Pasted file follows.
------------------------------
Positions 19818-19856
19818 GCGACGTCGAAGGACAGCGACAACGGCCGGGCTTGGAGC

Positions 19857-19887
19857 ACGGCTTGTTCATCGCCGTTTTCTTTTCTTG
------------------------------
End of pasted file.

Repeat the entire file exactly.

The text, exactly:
Positions 19818-19856
19818 GCGACGTCGAAGGACAGCGACAACGGCCGGGCTTGGAGC

Positions 19857-19887
19857 ACGGCTTGTTCATCGCCGTTTTCTTTTCTTG